Pressing a switch automatically lowers or raises the Quest Platinum’s third row seats, to make changing between cargo and passengers easier. The Grand Caravan doesn’t offer automatic folding seats.
The Quest’s standard folding rear seats are split to accommodate bulky cargo. The Grand Caravan AVP’s standard single piece folding rear seat is not as flexible; long cargo and a passenger can’t share the rear seat.
When two different drivers share the Quest LE, the memory seats and mirrors make it convenient for both. Each keyless remote activates different, customized memories for the driver’s seat position and outside mirror angle. The Grand Caravan doesn’t offer a memory system.
The Quest Platinum’s standard easy entry system glides the driver’s seat back when the door is unlocked or the ignition is switched off, making it easier for the driver to get in and out. The Grand Caravan doesn’t offer an easy entry system.
The Quest’s standard driver’s power window opens or closes with one touch of the window control, making it more convenient at drive-up windows and toll booths. The Grand Caravan’s standard driver’s power window switch has to be held the entire time to close it fully. The Quest SV/SL/Platinum’s front power windows both open or close with one touch of the switches. The Grand Caravan’s optional front passenger window doesn’t close automatically.
If the front windows are left down on the Quest SV/SL/Platinum the driver can raise them using the key in the outside lock cylinder. On a hot day the driver can lower the windows from outside the vehicle using the key in the outside lock cylinder or the keyless remote. The driver of the Grand Caravan can only operate the windows from inside the vehicle, with the ignition on.
The Intelligent Key standard on the Quest allows you to unlock the driver’s door, cargo door and start the engine all without removing a key from pocket or purse. This eliminates searching for keys before loading groceries, getting in the vehicle in bad weather or making a hurried start to your trip. The Dodge Grand Caravan doesn’t offer an advanced key system.
The Quest has a standard locking fuel door with a remote release located convenient to the driver. A locking fuel door helps prevent vandalism, such as sugar in the tank and fuel theft. The Grand Caravan doesn’t offer a locking fuel door.
The Quest’s speed-sensitive wipers speed up when the vehicle does, so that the driver doesn’t have to continually adjust the speed of the wipers. The Grand Caravan’s standard manually variable intermittent wipers have to be constantly adjusted.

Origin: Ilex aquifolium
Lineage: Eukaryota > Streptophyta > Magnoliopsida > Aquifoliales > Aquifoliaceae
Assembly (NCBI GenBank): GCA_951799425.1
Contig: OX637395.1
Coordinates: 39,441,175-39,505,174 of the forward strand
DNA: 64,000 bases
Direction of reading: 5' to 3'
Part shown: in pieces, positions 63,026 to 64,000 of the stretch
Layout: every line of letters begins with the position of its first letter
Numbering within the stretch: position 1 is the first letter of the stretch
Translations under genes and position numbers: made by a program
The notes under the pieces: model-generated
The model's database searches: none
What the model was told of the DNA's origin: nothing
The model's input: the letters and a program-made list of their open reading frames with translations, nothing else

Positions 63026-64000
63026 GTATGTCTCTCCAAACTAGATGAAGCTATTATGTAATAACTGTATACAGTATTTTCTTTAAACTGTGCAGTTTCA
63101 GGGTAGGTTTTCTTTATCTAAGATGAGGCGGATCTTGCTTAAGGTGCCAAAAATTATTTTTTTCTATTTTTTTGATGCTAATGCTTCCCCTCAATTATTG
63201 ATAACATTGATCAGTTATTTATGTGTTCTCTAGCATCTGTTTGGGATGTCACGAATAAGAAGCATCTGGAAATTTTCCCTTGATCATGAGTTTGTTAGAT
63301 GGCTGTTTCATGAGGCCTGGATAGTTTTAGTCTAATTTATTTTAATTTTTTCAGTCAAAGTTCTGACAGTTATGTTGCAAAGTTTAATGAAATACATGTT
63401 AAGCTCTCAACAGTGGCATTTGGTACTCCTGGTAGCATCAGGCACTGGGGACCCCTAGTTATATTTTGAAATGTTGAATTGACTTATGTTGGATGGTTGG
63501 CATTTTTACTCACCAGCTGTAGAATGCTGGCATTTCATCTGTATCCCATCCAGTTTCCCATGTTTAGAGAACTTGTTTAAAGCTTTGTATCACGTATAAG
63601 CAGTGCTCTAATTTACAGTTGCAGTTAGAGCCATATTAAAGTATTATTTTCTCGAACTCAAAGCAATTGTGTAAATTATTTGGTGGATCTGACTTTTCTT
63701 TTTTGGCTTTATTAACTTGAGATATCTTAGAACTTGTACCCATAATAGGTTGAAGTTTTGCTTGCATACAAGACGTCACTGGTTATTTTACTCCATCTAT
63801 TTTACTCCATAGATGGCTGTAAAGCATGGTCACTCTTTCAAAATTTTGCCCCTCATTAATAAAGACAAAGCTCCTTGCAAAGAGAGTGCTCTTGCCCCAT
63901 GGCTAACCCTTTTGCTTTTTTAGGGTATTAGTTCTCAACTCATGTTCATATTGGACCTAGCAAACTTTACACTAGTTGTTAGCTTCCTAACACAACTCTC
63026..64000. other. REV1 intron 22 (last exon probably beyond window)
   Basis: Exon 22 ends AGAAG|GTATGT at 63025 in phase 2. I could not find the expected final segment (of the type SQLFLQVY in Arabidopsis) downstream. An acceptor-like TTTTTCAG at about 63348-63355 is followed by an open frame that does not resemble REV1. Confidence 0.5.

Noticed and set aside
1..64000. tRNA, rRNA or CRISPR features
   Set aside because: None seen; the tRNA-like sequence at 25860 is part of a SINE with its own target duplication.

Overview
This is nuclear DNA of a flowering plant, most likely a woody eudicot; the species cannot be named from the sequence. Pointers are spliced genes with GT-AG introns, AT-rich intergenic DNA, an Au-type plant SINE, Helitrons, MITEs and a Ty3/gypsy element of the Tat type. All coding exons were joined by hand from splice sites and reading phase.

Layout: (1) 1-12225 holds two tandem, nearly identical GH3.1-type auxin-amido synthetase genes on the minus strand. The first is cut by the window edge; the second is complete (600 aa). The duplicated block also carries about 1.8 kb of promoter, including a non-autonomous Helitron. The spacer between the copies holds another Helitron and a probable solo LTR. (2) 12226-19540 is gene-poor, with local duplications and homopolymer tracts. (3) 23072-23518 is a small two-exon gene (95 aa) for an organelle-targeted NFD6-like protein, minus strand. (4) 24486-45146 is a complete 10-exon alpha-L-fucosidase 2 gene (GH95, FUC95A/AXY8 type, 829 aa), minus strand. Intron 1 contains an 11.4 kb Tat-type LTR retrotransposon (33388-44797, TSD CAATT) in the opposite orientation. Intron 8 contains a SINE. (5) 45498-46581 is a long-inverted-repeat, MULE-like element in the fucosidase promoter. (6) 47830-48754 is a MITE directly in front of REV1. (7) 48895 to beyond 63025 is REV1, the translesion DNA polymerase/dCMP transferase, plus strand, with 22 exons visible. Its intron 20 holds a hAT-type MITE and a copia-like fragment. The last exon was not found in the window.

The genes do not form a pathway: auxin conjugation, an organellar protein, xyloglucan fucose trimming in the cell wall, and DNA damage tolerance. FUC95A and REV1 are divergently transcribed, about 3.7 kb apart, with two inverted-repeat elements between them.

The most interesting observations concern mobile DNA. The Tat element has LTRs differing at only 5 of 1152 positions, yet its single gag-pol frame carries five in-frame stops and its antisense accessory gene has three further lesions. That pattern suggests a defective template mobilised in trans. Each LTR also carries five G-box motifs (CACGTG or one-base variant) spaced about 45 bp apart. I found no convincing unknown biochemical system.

To improve rear visibility by keeping the rear window clear, the Quest has a standard rear fixed intermittent wiper with a full on position. The rear wiper standard on the Grand Caravan only has an intermittent setting, so in a hard rain visibility isn’t as good.
To shield the driver and front passenger’s vision over a larger portion of the windshield and side windows, the Quest has standard extendable sun visors. The Grand Caravan doesn’t offer extendable visors.
When the Quest Platinum is put in reverse, both rearview mirrors tilt from their original position. This gives the driver a better view of the curb during parallel parking maneuvers. Shifting out of reverse puts the mirrors into their original positions. The Grand Caravan’s mirrors don’t automatically adjust for backing.
For greater rear passenger comfort, the Quest has standard rear a/c vents to keep rear occupants more comfortable. The Grand Caravan AVP doesn’t offer rear vents.
Insurance will cost less for the Quest owner. The Car Book by Jack Gillis rates the Quest with a number “5” insurance rate while the Grand Caravan is rated higher at a number “8” rate.
According to The Car Book by Jack Gillis, the Quest is less expensive to operate than the Grand Caravan because typical repairs cost less on the Quest than the Grand Caravan, including $42 less for an alternator, $84 less for front brake pads and $53 less for a fuel pump.
Consumer Reports® recommends the Nissan Quest, based on reliability, safety and performance. The Dodge Grand Caravan isn't recommended.
J.D. Power and Associates rated the Quest first among minivans in owner reported satisfaction. This includes how well the vehicle performs and satisfies its owner’s expectations. The Grand Caravan isn’t in the top three.